# CNFgen - graph formats

# CNFgen

## Combinatorial benchmarks for SAT solvers

The structure of some formula recipes in `cnfgen`

is based on
graphs, which can be either **simple** undirected graphs, **biparite**
graphs, **directed** graphs or **dag** (directed acyclic graphs). It is
possible either to read graphs from files or to generate them
internally. The `cnfgen`

tool accepts and saves graphs in the
following file formats.

- GML format (specification)
- DOT format if
`NetworkX`

library supports it (specification) - DIMACS edge format (specification)
- KTH adjacency list format (specification)
- Matrix format (specification)

Different file formats are suitable for specific graph types, as shown in this table.

Graph type | Description | GML | DOT | KTH lists | DIMACS | Matrix |
---|---|---|---|---|---|---|

`simple` |
simple undirected graph | Yes |
Yes |
Yes |
Yes |
No |

`digraph` |
directed graph | Yes |
Yes |
Yes |
Yes |
No |

`dag` |
directed acyclic graph | Yes |
Yes |
Yes |
No |
No |

`bipartite` |
bipartite graphs | Yes |
Yes |
Yes |
No |
Yes |

If the file ends with one of the extensions `.kthlist`

, `.gml`

,
`.dot`

, `.matrix`

, `.dimacs`

then the program assumes that the file
is the corresponding format. It is possible to specify the format
using the `-gf`

option in the command line, which is particularly
useful when the graph is read from standard input or written on the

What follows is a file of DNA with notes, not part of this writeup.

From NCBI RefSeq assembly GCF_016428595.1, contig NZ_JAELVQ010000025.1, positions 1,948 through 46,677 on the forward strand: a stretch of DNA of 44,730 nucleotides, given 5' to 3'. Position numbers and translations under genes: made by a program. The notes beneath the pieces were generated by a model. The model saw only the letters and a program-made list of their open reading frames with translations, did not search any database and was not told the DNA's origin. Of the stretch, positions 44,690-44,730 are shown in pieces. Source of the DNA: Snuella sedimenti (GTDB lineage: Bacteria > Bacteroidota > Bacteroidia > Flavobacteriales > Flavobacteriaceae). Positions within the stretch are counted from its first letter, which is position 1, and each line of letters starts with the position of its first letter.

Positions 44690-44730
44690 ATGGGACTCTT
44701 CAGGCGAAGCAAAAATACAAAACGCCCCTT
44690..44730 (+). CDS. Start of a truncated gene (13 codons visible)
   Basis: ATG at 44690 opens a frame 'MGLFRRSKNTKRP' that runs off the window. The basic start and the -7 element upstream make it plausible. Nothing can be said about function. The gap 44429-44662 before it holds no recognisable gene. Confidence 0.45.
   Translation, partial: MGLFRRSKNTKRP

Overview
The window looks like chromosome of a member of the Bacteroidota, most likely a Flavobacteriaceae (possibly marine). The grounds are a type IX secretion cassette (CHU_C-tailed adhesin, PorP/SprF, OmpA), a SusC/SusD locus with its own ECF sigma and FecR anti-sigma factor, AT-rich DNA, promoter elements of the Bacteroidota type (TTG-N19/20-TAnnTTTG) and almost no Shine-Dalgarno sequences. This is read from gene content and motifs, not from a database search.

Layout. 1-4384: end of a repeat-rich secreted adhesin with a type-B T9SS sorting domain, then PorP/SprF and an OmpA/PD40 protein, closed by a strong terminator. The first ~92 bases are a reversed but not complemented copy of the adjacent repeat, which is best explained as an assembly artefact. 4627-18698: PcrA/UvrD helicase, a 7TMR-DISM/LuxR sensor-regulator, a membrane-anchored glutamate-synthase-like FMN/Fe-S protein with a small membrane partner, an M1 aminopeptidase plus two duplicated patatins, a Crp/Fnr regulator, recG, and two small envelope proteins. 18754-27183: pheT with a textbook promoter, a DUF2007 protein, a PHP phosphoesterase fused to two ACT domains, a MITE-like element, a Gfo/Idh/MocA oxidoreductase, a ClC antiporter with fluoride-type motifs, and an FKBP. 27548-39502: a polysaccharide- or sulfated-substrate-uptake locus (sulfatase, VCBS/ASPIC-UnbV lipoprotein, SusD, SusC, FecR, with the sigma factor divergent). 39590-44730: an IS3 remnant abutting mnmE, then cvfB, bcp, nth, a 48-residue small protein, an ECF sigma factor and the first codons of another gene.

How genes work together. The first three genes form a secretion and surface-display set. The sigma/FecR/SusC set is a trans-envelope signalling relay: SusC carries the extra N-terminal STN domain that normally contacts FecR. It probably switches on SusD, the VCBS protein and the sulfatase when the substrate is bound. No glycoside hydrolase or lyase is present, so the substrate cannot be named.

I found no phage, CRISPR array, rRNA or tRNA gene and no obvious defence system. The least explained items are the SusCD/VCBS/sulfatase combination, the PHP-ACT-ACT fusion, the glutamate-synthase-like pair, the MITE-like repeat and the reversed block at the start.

standard output, or when the file extension does not match its
file format.

#### GML and DOT format — bipartite graphs representation

### KTH adjacency list format

[Full specification by Jakob Nordström]

The `kthlist`

adjacency list graph format has been introduced by
Jakob Nordström of the Proof Complexity research group at KTH Royal
Institute of Technologyas as an efficient and simple way to
represent sparse graphs for applications in SAT solving and
proof complexity.

The format can specify all four types of graph, but the exact interpretation of the file depends a bit on the context.

#### KTH predecessors list format — `digraph`

The `kthlist`

format as a straightforward interpretation as
a directed graph, as described in the format specification.

#### KTH adjacency list format — `dag`

When CNFgen expects a directed acyclic graph, it expects the file
in `kthlist`

format to express very explicitly the topological
order of the vertices. Namely the sequence of \(1\),… ,\(n\) is
expected to be a topological order from sources to sinks of the
vertices, and formula constructions in CNFgen will respect
this order.

#### KTH predecessors list format — `simple`

If a vertex \(v\) has \(u\) in its adjacency list then the \(v\) must be
explicitly listed in the adjacency list of \(u\), otherwise the file
is considered not well defined. Nevertheless CNFgen is liberal and
does not expect that. For CNFgen an edge \(\{u,v\}\) considered to be
in graph when either \(u\) is in the list of \(v\), or when \(v\) is in
the list of \(u\), or both. Naturally all `simple`

graphs generated
by CNFgen are correct `kthlist`

files according to the strictest
interpretation of the format.

Here’s an example of how a graph with missing inverted edges is interpreted as an undirected graph. The file

c c This is a DAG of 5 vertices c 5 1 : 0 2 : 0 3 : 1 0 4 : 2 3 0 5 : 2 4 0

represents the directed acyclic graph

and the simple undirected graph

#### KTH predecessors list format — `bipartite`

The interpretation of a file as a bipartite graph is essentially the same as it is for undirected graphs, with the difference that the bipartition is made explicit by listing just the adjacency lists of the vertices on the left side.